After the opening exhibition, a conference on the topic “The Global GDR. A Transcultural Art History (1949–1990)” as well as academic discussion groups and an accompanying program on the online platform voices in 2022, the “KONTRAPOINTS” project will culminate in the exhibition “Revolutionary Romances? Global Art Histories in the GDR” in the Albertinum.
This exhibition focuses on the ›revolutionary romances‹ – the friendly revolutionary relations – that were carried on by the German Democratic Republic (GDR) with countries of the Global South. It thus takes a closer look at the little-studied subject of East German art in the context of global, transcultural art histories.
In the 1960s, following on the heels of the Cuban revolution, decolonization in Africa and erupting communist liberation movements, socialism seemed to be on the rise worldwide: the utopian vision of a socialist world community mobilised the Eastern Bloc. Turning to the Global South gave the GDR the international recognition it had long hoped for and had been denied in the West, and enabled it to demonstrate state sovereignty and openness to the world. ›International friendship‹ and ›international solidarity‹ were ideological leitmotifs that shaped East Germany’s foreign policy in Asia, Africa and Latin America, motivated as it was by not only political but also economic interests. These concepts also informed foreign culturalpolicy and became important themes in state propaganda and in the visual arts of the GDR.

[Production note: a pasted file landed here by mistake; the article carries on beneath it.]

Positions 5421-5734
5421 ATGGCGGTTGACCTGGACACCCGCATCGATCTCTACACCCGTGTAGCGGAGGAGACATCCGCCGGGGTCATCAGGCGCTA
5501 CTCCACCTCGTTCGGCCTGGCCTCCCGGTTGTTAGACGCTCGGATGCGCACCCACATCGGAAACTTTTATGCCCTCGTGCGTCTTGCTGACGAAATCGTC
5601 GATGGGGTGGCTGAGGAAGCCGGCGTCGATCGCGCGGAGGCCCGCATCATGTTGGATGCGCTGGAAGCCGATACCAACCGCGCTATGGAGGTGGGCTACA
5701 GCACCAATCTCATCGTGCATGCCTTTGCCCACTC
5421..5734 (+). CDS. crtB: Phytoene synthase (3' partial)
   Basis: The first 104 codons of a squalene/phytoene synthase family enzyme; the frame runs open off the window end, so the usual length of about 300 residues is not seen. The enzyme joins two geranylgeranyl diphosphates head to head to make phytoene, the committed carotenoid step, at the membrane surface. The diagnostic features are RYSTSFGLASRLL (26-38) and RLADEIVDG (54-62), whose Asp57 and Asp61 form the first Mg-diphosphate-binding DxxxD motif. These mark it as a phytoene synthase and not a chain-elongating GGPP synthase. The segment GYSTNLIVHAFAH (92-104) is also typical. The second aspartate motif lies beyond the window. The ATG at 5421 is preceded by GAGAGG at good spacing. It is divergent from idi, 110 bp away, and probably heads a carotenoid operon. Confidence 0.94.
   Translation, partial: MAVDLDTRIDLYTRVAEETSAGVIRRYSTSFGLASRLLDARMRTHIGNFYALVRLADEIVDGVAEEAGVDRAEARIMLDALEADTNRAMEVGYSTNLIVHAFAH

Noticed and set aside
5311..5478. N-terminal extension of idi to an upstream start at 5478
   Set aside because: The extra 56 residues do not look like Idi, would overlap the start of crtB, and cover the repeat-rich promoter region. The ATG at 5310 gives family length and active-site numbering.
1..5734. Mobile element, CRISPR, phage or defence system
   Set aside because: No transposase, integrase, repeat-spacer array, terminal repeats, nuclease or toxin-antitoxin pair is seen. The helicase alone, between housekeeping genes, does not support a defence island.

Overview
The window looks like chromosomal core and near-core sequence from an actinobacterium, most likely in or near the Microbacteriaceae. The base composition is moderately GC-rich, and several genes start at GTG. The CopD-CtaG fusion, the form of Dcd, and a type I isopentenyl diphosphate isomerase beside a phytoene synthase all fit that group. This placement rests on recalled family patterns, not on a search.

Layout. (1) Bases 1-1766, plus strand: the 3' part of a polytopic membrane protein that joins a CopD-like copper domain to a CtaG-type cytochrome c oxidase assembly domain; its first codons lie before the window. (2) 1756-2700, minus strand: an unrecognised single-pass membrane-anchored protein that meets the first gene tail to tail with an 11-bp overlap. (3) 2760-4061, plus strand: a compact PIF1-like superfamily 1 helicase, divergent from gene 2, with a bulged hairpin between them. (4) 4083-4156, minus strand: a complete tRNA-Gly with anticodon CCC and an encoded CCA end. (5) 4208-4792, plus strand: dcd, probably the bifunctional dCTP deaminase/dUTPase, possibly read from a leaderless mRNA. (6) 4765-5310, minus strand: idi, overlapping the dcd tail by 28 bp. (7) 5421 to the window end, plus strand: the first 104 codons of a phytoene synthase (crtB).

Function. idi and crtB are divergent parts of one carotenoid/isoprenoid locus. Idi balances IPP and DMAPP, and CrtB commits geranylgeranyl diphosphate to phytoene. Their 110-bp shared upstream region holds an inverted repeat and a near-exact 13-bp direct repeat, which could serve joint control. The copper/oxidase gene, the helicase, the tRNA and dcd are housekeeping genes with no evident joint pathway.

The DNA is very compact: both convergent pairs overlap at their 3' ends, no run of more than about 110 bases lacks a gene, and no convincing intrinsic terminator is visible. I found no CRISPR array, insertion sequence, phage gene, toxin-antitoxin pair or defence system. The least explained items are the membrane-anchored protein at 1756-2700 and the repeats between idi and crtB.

Featured: Abed Abdi
Based on the collections of the Staatliche Kunstsammlungen Dresden (SKD), supplemented by selected loans, the exhibition explores the artistic practice, themes, and motifs of these actual and supposed ›Revolutionary Romances‹. On display are works from the 1950s to the 1980s by artists from the GDR, Cuba, Chile, Vietnam, India, Iraq, Libya, Mozambique, Burma (Myanmar) and other countries. The works include representations of ideals and icons of socialist internationalism, images of solidarity, works of artistic protest against war and violence in Asia, Africa and Latin America, and Cuban revolutionary graphic works, travel images, mail art as well as diploma works by foreign students at the Dresden Academy of Fine Arts.
Shown alongside works from the collections of the SKD are contemporary international positions and commissioned works by Georges Adéagbo, Sven Johne, Hamlet Lavastida, Dana Lorenz, Sonya Schönberger, Wenke Seemann, Abed Abdi, Sung Tieu and Arlette Quỳnh-Anh Trần, which consider and critically analyse from a present-day perspective the former ideals of ›solidarity‹ and ›international friendship‹.
From today’s point of view, it is necessary to question some of the exhibited artworks that were created in the GDR because they express a dominance of Eurocentric perspectives, forms of cultural appropriation as well as stereotypes about people and cultures of the Global South. What must further be taken into consideration is the contradiction between ideology and reality in East Germany, which is obvious in retrospect: the contradiction between criticising Western imperialism while failing to acknowledge the imperial expansion practiced by the East, between the demand for universal human rights in foreign policy and the repressive politics in the country itself, as well as between the anti-racism proclaimed by the state and the real living and working conditions of foreign contract workers and students.
With Revolutionary Romances?, the Albertinum is approaching for the first time –through study, questioning, self-criticism and in the face of many gaps in knowledge – a topical subject area which the Dresden collections are only now beginning to investigate. To achieve the goal of discussing the art history of the GDR in a global, transcultural context, further art historical, historical and artistic research is needed – research in which the perspectives and the expertise of people from the Global South are seen and heard.